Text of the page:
What is a crate, and why use one?
One of the most misunderstood aspects of dog ownership by the general public is the use of a crate to confine a dog. Because pet owners tend to look at the confinement of their pet in what looks and seems in their minds to be nothing more than a cage as cruel, many potentially good pets are misunderstood and often disposed of due to behavioral problems that may have been avoided altogether if proper use of a crate would have been implemented.
Well, what is a crate?
A dog crate is a rectangular enclosure which may be manufactured completely of wire, allowing the dog to view his entire world from any angle, or of plastic with a grated door which is commonly used to ship dogs via commercial airlines. Dog crates have long been used by breeders and dog show exhibitors to safely confine and monitor an ill dog or a dog in season. It is also an excellent tool to expedite housetraining and, in multiple dog households, feeding a dog in a crate helps to ensure that each gets his fair share while allowing the owner to closely monitor food intake. In particular, Italian Greyhounds are very busy and inquisitive dogs. They are often more interested in what's going on around them than in eating. Feeding your IG in a crate is an excellent way to counteract this aspect of their personality and will encourage your dog to eat what you give him when you give it and avoid the "picky eater" syndrome you sometimes see.
I think it's cruel! Who wants to put their dog in a cage?
Most pet owners respond in this manner; yet, many of them don't have any qualms about restricting their children by putting the child in a playpen or crib. The principle is the same with one major difference--dogs by nature are den animals. Dogs will instinctively seek out a secluded and quiet spot when they need to be alone. A crate is the most secure environment for them and satisfies this need. Wire crates do not have as much of the enclosed den-like feeling as the plastic airline models so, if you choose to use a wire crate, it is wise to cover it to make the environment more den-like. Dogs require and want a structured environment. They need to be fed, exercised, and put to bed at the same time everyday. Use of a crate facilitates this structure by giving the dog a "known".
I only have one dog, why should I use a crate?
When a dog crate is correctly used, there are many advantages to the pet owner:
A crate facilitates housetraining by allowing you to safely confine your dog to his bed. Dogs by nature do not want to soil their sleeping quarters. It also allows you to set a schedule for sleeping, eating, and elimination, which is a key point in housetraining.
A crate allows you to safely confine your dog when you are not at home, thus eliminating the problem of chewing or destructive behavior.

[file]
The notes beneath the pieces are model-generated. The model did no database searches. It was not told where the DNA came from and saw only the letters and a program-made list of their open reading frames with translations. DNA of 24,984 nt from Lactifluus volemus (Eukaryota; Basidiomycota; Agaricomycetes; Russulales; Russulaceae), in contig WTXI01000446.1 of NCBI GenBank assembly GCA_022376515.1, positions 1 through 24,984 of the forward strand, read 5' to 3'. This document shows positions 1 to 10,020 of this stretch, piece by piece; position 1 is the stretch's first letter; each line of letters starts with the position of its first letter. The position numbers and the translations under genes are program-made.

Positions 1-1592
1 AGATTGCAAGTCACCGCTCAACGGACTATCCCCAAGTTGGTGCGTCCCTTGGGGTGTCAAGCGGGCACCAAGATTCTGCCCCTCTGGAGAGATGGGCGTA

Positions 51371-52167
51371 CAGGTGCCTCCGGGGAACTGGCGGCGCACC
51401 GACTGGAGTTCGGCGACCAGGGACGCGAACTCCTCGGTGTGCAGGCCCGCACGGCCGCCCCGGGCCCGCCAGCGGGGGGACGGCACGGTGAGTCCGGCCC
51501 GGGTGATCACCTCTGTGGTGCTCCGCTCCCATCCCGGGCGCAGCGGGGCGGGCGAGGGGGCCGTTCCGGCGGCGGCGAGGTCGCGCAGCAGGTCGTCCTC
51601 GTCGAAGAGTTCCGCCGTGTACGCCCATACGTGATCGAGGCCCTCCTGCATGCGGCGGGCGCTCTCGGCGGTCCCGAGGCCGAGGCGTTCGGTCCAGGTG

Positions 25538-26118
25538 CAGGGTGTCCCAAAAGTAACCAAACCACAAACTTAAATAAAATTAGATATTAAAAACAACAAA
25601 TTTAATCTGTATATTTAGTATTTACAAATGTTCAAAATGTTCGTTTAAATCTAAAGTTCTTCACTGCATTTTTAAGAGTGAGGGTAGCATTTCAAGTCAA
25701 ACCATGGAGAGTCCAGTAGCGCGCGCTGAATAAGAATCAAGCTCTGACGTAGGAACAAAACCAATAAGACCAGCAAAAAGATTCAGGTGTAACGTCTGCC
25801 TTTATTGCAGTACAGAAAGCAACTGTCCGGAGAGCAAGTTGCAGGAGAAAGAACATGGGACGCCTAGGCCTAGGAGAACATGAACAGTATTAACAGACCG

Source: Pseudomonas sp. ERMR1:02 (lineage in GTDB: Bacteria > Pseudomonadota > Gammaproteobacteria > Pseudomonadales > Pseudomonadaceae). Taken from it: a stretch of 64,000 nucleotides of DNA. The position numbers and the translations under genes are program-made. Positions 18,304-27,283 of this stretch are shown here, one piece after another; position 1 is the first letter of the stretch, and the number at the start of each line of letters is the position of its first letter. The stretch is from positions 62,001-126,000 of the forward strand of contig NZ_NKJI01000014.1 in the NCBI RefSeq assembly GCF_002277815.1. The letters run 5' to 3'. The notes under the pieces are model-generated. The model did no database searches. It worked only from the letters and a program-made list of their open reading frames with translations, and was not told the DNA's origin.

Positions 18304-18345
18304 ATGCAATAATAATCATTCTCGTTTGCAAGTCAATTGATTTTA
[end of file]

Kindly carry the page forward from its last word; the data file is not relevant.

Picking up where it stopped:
With a crate, you can safely travel with your dog without having him become a projectile in the event of an accident. Nor do you have to worry about your dog jumping out an open door or window when you stop the car.
With a crate, you can confine your dog during periods of great stress (Fourth of July, during meals, repairmen, etc.) or if your dog is ill.
Can a crate be abused?
Certainly, any training device can be abused. A crate should NEVER be used as an elimination area for your dog. You should make sure that the crate is large enough for your dog to stand up, turn around, and stretch out fully on his side. Human supervision and interaction is vital! An adult dog should be crated no more than 4-6 hours at the most per day! A puppy should be crated for no more than 2 hour stretches at a time. Bed time is an exception although with a young puppy you should plan for one outing sometime during the night. Make sure that no more than 4 hours have elapsed between bed time and your nightly outing.
My dog messes in his crate no matter what I do, HELP!
If you got your dog from a responsible breeder, they will have laid the foundation and/or successfully trained your puppy or dog to his crate. If you are still encountering problems, you should first contact the breeder. A responsible breeder is always willing to educate and give advice. Chances are that it is a matter of leaving the dog crated too long, waiting too long after meals or naps to take the dog out to relieve himself, or a drastic change in schedule from what the puppy or dog was used to in his former environment.
Pet shop dogs are a different matter entirely. Pet shop puppies are raised in conditions which modify the dog's natural aversion to messing in his bed. This is due to the extensive amount of time these puppies are in small cages. They are forced to eat, sleep, play, and eliminate in their sleeping area. With pet shop dogs, it is wise to use an exercise pen* with newspapers for elimination and give them a soft bed. WORD OF WARNING: With an Italian Greyhound, ALWAYS make sure the exercise pen you use has a top! Italian Greyhounds are notorious for sailing out of exercise pens. Very short periods in the crate can be utilized for feeding and then SLOWLY graduated over time as the dog's behavior is modified.
* An exercise pen is a wire enclosure standing 3 to 4 feet high, and measuring 3 or 4 feet square. They are available through many of the mail order pet supply catalogs, or from vendors at dog shows.
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